As the Site and Research Manager for Harvard University’s Harvard Forest, Audrey Barker Plotkin organizes and oversees the many research projects that operate on the 3700 wooded acres. In addition to managing the site, Barker Plotkin also coordinates the Harvard Forest Long-Term Ecological Research (LTER) program, and studies long-term forest development using permanent plots and experiments testing how forests respond to events such as weather disturbances and insect outbreaks. One of the best parts of her job, Barker Plotkin says, is mentoring undergraduate students during Harvard’s Summer Program in Ecology. Given Barker Plotkin’s wealth of experience, it’s safe to say her students are in good hands.
Not only is Barker Plotkin well versed in her field with a biology degree from Carleton College and a Master of Science degree in Forestry from the University of Maine, she also has taken advantage of multiple professional development opportunities along the way. Among these, Barker Plotkin participated in a semester-long research project in the Oak Ridge National Laboratory’s (ORNL) Environmental Sciences Division.
“I was an intern in Art Stewart’s aquatic ecology lab at ORNL in 1990, during the first semester of my junior year of college. My project explored the abiotic and biotic causes of mortality to a stream-dwelling snail,” Barker Plotkin said.
During her internship, Barker Plotkin designed and conducted experiments to determine which environmental stressors most strongly affected snail mortality. She analyzed the effects of burial in gravel (a natural event caused by flood events) versus predation by crayfish, to determine which was more likely to shorten the snails’ lifespan. Throughout her studies, she was aided by Art Stewart and postdocs in his group.
“I remember feeling somewhat timid at the beginning of the internship, and spending most of my time reading background literature. Finally, one of my mentors announced that it was time for me to get started on a project. Fortunately, that push was enough to get me going on designing some cool experiments,” Barker Plotkin recalled.
Even now, Barker Plotkin uses that experience for motivation. “I do still have a tendency to want to exhaustively review prior work before I begin, but I remember the nudge from ORNL and now take a more iterative approach to background research and doing new research.”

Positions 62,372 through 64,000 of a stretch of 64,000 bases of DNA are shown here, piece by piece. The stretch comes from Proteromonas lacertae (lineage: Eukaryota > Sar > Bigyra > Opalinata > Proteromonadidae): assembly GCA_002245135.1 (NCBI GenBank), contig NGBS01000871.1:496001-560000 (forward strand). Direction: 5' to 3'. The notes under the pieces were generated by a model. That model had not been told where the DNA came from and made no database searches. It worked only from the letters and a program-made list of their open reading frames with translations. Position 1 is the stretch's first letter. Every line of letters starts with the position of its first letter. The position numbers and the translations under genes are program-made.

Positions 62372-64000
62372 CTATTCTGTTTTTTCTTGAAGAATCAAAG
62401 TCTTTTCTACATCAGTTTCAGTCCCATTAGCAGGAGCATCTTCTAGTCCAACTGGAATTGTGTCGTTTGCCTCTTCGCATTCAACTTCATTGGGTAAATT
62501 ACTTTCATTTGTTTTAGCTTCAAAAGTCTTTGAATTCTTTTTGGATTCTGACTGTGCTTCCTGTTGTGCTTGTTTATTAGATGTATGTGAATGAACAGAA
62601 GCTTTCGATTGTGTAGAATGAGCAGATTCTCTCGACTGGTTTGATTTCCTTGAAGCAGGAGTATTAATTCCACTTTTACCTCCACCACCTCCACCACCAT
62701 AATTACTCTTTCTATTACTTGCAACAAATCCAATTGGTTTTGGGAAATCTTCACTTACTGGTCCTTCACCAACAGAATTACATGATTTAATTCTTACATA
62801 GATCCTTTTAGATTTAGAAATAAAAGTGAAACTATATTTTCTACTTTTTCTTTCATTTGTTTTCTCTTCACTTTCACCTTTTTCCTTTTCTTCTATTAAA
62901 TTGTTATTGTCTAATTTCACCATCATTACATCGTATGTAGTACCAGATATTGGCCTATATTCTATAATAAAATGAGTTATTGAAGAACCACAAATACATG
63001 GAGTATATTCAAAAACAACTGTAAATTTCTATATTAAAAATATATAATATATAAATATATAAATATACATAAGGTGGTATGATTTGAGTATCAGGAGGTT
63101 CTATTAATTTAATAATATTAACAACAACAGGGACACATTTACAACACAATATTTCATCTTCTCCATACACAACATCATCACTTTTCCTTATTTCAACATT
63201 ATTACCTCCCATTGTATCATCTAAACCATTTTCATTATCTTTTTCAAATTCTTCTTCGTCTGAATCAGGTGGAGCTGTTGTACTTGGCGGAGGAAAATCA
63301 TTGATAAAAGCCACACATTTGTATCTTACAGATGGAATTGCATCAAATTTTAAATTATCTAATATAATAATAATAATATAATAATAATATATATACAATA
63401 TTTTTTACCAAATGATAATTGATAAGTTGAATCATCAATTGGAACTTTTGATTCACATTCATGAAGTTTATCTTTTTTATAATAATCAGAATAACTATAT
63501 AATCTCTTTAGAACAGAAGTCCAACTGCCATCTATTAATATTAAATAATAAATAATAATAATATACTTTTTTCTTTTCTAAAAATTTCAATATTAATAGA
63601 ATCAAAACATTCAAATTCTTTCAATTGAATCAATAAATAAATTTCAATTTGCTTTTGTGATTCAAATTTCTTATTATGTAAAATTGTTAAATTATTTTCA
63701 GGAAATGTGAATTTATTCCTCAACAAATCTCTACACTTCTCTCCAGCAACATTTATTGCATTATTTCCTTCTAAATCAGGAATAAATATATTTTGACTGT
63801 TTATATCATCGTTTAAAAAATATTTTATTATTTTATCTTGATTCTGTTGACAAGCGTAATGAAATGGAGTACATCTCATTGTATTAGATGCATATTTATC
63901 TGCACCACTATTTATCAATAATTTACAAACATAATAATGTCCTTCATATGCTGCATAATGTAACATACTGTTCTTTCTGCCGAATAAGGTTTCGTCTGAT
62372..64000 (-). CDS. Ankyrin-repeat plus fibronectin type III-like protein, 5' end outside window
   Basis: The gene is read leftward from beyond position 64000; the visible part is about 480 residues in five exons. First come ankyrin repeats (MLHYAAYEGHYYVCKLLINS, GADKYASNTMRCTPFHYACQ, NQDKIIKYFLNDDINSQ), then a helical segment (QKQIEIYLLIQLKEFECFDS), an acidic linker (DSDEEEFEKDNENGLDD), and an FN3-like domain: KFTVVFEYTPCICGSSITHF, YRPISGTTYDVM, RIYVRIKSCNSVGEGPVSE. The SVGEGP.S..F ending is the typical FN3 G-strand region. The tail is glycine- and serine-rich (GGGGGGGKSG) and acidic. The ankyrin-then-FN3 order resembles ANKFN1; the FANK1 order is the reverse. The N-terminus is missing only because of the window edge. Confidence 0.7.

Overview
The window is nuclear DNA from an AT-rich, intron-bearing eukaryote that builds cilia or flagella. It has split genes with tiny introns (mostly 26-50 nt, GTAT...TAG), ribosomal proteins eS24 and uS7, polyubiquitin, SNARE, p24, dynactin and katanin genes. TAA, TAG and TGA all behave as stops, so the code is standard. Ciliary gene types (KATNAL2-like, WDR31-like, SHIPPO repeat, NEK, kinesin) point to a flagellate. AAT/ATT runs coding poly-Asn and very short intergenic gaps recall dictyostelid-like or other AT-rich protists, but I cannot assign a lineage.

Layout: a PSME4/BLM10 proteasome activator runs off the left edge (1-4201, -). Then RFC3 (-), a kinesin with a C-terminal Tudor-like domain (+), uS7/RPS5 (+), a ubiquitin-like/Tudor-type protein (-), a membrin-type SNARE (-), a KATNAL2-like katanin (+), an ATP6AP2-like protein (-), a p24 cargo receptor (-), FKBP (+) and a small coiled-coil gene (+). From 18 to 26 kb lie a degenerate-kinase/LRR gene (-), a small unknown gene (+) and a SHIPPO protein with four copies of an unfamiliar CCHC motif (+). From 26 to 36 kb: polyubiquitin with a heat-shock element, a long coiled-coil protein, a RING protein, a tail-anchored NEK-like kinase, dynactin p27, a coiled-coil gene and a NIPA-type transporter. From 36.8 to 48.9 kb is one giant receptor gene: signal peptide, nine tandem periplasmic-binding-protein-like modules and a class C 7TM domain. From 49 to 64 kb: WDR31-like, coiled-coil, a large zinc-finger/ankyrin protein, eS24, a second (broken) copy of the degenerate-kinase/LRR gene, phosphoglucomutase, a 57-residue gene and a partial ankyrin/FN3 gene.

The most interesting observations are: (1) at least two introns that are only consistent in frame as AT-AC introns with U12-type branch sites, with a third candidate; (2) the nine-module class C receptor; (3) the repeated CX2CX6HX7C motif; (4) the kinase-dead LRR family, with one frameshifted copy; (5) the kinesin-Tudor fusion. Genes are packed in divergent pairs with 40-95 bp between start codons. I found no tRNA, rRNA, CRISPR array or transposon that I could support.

While researching at ORNL, Barker Plotkin gained hands-on experience that included visiting local streams at night to bait crayfish with chicken livers. Even though the lab setting with lab benches interspaced between tanks of live fish was a noteworthy lab environment, her favorite part of the internship was the field study.
“I enjoyed visiting the streams on the Department of Energy’s Oak Ridge Reservation. I also loved learning how to drive a 4x4 truck. Twenty-five years later, I still enjoy driving on rough woods roads,” Barker Plotkin said.
In addition to learning how to drive on rough terrain, Barker Plotkin credits a greater understanding of the scientific process to her time at ORNL. By interning in a lab that included multiple scientists, post-docs, students and support staff, she gained a greater understanding of the progress that can be made by cohesive research among multiple scientists.
Now Barker Plotkin manages her own summer research projects, and encourages students to take advantage of programs like the opportunities provided in ORNL’s Environmental Sciences Division. Even though researching at a large national laboratory can seem daunting, she assures prospective students that being in a specific lab fosters a close-knit research environment. In addition, the resources provided by large-scale research venues expose students to a large selection of research and researchers.
“It is a great opportunity as an undergraduate to collaborate with scientists at many career stages, so try to make the most of interacting with people and learning about their career paths,” Barker Plotkin said.